SEPA Direct Debit Mandate

A SEPA Direct Debit Mandate, also known as SDD Mandate, is the authorization through which the debtor allows the creditor to collect payment from his bank account and instructs its bank to pay those collections. As a general rule, the SDD mandate is provided by the creditor and it has to be completed and signed by the debtor in order to come into effect.

The SDD mandate is a prerequisite to collect payment through the SEPA Direct Debit scheme and without it the creditor has no permission to initiate collections.

Mandate issuance

The SEPA Direct Debit Mandate can be issued in the following forms:

  • Paper form: the SDD Core Rulebook provides a SEPA Direct Debit Mandate illustration and specifies the information that has to be included in the mandate in its section 4.7.2. However, in practice the SDD mandate can be structured in different ways as long as it does not lose any essential information and remains compliant with the rulebook. Indeed, the European Payments Council (EPC) offers guidance to creditors on the creation of paper mandates and even provides translations of the mandate text into the different SEPA languages.
  • E-mandate: the rulebook offers the possibility to set up and issue mandates making use of electronic channels. This is an optional service offered by debtor banks through the use of their existing online banking credentials, which means that no further identification forms are required and that the debtor’s bank has the possibility of verifying the authorization of a direct debit collection requested by a creditor.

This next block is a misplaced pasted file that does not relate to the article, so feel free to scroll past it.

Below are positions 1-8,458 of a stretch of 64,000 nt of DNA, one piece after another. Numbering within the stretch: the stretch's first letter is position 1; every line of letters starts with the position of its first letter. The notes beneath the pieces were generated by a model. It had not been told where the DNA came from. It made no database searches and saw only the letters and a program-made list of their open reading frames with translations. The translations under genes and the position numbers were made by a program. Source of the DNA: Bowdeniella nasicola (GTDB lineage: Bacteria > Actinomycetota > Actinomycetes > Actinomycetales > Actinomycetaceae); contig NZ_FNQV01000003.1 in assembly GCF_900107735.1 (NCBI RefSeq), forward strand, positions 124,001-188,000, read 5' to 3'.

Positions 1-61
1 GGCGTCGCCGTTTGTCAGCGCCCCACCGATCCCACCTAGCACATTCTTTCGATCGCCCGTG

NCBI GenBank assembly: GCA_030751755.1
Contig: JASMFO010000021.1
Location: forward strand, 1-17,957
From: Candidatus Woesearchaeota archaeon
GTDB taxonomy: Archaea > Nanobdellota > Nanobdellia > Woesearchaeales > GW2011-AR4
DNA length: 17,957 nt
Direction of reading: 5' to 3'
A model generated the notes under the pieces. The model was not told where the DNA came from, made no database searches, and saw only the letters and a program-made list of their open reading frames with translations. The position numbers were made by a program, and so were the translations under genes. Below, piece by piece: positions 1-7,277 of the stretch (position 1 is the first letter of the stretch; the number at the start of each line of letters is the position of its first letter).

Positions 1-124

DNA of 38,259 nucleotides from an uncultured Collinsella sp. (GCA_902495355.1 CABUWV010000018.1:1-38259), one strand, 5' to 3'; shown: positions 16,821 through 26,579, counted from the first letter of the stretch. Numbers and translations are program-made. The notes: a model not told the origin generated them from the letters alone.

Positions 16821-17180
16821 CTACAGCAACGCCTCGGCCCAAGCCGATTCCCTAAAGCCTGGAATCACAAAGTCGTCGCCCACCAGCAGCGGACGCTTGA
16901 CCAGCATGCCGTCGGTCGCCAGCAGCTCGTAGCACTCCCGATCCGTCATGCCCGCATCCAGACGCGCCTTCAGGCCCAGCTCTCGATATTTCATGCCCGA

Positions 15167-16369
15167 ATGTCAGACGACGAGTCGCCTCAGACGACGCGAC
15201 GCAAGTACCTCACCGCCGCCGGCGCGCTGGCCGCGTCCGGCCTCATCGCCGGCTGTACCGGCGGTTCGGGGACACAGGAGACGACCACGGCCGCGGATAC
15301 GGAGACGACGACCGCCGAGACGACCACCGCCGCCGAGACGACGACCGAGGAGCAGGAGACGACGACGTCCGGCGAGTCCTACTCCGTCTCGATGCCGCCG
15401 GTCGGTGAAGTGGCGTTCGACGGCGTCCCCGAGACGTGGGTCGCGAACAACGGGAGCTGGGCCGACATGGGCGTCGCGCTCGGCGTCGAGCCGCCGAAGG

Obligatory Information Fields

In line with the SDD Rulebook, the following information has to be provided in a SDD Mandate:

  • The headline “ SEPA Direct Debit Mandate“
  • The approval for collection
  • The information concerning the debtor’s rights for the reimbursement of funds
  • The creditor and debtor’s unique collection reference and identification data

Additionally, the SDD mandate has to be in the language of the debtor’s country of residence. In the case that there is more than one official language in his country of residence, the information should be translated in all official languages. If the creditor is not certain about the debtor’s language, an English translation should also be inserted into the text.


According to the European Payments Council (EPC) the SDD mandate automatically expires 36 months after the date of the latest initiated collection. In other words, if a collection does not take place in a period of 36 months, the creditor is obliged to terminate the SDD mandate and collection initiation cannot be done based on that mandate. The termination of a SEPA direct debit mandate is a matter restricted to the creditor and the debtor and their banks are by no means implicated in the process. It is also important to keep in mind that the 36 months start running even if the payment collection was denied, reimbursed or returned. In the case that debtor and creditor come to an agreement to reinstate direct debit payment collection a new mandate has to be set up.

Storage Obligation

The creditor has the obligation to store the mandate as long as it is valid and for at least 14 months after the last payment collection. However, the mandate also has to be stored after it has expired at best for a time interval equivalent to the deadline for reimbursement of illegitimately collected funds.